Hotel sales and marketing departments have changed how they prioritize and budget their marketing efforts, according to CBRE data from 2016 and 2017.
REPORT FROM THE U.S.—Technology, online intermediaries, social media, revenue-management software, shared services, and the proliferation of market intelligence reports have reshaped the way hotel sales and marketing departments conduct business.
The traditional organizational structure of assigning personnel by demand segments—commercial, group, leisure—has given way to assignment by function, such as revenue management, social media, channel distribution and customer relationship management. According to one industry executive, most of the “selling” of hotel rooms has moved from the property level to corporate and regional offices.
These operational changes are evident when evaluating the expenses recorded within the sales and marketing department on a property’s operating statement. To gain a better understanding of how U.S. hotels are deploying their unit-level marketing dollars, we have examined the sales and marketing department expenses of a same-store sample of 3,461 properties during 2016 and 2017. The study sample consisted solely of hotels that have on-site sales and marketing personnel. Franchise-related fees and assessments were excluded from our analysis so we could focus exclusively on unit-level expenditures and tactics. In aggregate, the 3,461 properties averaged 233 rooms in size, with a 2017 occupancy of 75.7% and an average daily rate of $181.15.
Variation by property type
In 2017, the properties in our sample spent an average of $3,361 per available room in the sales and marketing department, exclusive of franchise-related fees and assessments. Resorts spent the greatest amount on a per-available-room basis ($6,161), followed by convention hotels ($4,182). These two property types still originate the sale of most of their business from on-site marketing efforts. Limited-service ($1,116) and extended-stay hotels ($1,176) are more reliant on the brands and national corporate contracts to generate demand for their properties.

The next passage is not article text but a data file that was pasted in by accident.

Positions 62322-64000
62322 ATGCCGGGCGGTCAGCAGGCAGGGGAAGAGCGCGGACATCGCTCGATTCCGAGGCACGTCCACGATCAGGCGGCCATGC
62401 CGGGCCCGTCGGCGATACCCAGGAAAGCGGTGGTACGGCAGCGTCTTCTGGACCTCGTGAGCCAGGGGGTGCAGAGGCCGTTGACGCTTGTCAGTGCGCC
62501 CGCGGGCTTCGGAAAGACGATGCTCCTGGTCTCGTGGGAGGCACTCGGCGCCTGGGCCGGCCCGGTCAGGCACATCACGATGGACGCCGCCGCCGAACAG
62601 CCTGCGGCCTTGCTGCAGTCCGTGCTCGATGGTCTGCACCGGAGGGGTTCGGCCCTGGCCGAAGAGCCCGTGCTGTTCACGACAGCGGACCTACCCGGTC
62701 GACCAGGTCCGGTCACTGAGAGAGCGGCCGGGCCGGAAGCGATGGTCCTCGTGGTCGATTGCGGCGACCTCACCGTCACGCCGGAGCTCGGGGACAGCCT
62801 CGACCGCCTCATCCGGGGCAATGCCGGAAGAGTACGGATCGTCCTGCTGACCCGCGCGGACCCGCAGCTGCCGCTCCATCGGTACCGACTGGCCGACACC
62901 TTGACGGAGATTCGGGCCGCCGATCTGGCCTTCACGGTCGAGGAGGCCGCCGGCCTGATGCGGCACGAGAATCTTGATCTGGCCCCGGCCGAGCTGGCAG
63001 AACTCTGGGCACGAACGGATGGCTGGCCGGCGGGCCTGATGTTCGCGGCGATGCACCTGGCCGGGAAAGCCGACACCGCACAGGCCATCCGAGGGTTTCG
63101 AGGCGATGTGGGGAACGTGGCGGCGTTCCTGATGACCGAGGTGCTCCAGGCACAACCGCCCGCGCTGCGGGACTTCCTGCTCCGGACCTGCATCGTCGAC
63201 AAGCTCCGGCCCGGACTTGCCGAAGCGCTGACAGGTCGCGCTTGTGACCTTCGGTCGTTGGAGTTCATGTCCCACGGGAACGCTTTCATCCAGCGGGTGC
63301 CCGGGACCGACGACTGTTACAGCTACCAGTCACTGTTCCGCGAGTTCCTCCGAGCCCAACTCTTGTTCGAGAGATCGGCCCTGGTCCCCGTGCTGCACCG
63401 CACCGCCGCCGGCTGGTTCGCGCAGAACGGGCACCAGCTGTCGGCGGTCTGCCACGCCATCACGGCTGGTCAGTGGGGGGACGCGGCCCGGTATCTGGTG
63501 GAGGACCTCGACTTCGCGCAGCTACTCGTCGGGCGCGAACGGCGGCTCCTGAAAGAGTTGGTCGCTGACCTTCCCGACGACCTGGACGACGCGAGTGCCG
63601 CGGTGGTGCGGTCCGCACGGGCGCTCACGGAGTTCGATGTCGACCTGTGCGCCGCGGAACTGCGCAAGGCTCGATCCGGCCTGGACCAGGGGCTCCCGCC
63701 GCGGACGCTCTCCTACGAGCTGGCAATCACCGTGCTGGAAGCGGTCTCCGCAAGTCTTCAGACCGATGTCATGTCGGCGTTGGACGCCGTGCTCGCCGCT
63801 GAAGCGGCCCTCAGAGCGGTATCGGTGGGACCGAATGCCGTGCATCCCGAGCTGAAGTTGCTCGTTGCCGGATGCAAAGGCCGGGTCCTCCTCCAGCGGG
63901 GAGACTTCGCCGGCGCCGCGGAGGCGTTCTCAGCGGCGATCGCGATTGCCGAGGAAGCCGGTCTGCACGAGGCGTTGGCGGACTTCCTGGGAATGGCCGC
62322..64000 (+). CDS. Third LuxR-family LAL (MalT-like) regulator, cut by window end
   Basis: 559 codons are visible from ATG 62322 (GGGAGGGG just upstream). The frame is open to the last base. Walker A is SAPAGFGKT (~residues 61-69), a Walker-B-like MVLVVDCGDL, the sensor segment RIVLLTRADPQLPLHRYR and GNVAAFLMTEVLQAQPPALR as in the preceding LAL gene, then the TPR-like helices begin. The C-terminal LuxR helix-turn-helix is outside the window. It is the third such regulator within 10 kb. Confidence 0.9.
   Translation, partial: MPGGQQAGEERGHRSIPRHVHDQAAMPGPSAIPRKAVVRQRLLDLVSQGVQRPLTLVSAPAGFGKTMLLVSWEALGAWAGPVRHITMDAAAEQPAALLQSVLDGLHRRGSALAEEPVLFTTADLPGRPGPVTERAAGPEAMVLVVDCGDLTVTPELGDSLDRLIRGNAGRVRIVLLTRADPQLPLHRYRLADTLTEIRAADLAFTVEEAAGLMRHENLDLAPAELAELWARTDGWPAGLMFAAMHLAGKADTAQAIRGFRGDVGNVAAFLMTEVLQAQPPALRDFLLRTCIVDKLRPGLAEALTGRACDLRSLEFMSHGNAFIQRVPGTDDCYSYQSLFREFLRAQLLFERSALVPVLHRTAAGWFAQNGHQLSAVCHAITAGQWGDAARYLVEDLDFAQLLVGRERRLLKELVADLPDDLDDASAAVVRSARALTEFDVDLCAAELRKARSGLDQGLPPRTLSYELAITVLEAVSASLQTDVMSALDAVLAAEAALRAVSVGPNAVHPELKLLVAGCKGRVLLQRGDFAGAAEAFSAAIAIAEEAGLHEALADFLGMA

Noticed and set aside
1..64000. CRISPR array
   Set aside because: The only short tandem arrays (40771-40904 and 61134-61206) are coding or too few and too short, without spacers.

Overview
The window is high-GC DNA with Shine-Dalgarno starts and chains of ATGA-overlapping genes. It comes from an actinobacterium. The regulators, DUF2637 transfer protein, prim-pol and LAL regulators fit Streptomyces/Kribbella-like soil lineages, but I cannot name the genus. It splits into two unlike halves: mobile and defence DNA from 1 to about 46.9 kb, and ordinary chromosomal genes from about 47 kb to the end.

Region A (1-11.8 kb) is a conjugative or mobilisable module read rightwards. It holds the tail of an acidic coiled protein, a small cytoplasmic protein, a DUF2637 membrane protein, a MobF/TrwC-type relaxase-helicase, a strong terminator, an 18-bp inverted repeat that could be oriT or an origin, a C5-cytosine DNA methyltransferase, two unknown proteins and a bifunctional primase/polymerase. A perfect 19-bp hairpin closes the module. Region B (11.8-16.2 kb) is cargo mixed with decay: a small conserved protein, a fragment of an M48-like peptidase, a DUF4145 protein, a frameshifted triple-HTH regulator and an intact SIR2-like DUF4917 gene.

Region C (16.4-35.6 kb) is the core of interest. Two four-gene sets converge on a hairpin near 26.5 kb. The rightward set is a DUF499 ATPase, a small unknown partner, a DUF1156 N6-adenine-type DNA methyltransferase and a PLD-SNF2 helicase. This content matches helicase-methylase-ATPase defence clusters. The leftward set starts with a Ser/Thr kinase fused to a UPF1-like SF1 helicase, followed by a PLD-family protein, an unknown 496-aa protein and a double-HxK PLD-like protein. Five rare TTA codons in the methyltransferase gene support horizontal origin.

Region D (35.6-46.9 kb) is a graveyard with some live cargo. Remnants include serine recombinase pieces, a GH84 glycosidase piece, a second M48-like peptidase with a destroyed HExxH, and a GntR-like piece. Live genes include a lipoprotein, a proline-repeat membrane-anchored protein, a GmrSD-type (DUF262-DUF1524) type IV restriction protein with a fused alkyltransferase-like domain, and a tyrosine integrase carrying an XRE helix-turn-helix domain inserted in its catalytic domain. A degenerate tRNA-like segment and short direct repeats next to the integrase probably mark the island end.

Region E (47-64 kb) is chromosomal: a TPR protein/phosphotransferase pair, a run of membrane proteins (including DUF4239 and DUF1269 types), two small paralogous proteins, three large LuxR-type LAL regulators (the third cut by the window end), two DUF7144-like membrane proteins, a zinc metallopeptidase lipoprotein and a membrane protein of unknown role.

Our firm’s “Trends in the Hotel Industry” survey tracks 12 different non-franchise-related expense categories within the sales and marketing department. These include seven labor-related costs, and five specific marketing expenditure categories.
Despite the increased use of technology, the combined costs of salaries, wages and employee benefits accounted for more than half (56.4%) of all sales and marketing department expenditures in 2017. Labor costs are the highest as a percentage of total department expenses at extended-stay (66.6%) and limited-service (61.5%) hotels. While the ratios appear to be high, these property types traditionally have an on-site marketing manager that is either a part-time employee, or a shared-service resource. Labor costs as a percentage of total department expenses are lowest at convention (49.4%) and resort (52.3%) hotels. These low ratios can be attributed to the extensive dollars spent on other on-site marketing functions and tactics.
Website expenditures consume 9.7% of total sales and marketing department expenses. According to the 11th edition of the Uniform System of Accounts for the Lodging Industry, this expense category records the costs associated with the development and maintenance of a hotel’s website, as well as functions such as responses to online reviews, search engine optimization and e-commerce costs. This ratio is greatest at full-service hotels (13%) and lowest at extended-stay properties (3.5%).